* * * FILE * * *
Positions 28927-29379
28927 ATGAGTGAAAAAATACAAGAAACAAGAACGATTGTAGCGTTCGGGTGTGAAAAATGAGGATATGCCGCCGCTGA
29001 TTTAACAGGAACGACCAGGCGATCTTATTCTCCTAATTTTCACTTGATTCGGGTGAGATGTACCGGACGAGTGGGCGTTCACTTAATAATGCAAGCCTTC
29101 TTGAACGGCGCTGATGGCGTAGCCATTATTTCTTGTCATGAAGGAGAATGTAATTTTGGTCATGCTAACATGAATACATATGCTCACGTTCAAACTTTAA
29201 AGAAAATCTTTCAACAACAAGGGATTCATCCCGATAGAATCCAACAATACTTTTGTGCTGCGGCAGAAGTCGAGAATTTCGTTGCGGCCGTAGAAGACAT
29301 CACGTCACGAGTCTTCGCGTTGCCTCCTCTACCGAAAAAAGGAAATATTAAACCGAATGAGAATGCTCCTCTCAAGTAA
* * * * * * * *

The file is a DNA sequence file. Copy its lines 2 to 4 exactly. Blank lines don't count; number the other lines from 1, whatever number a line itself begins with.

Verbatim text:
28927 ATGAGTGAAAAAATACAAGAAACAAGAACGATTGTAGCGTTCGGGTGTGAAAAATGAGGATATGCCGCCGCTGA
29001 TTTAACAGGAACGACCAGGCGATCTTATTCTCCTAATTTTCACTTGATTCGGGTGAGATGTACCGGACGAGTGGGCGTTCACTTAATAATGCAAGCCTTC
29101 TTGAACGGCGCTGATGGCGTAGCCATTATTTCTTGTCATGAAGGAGAATGTAATTTTGGTCATGCTAACATGAATACATATGCTCACGTTCAAACTTTAA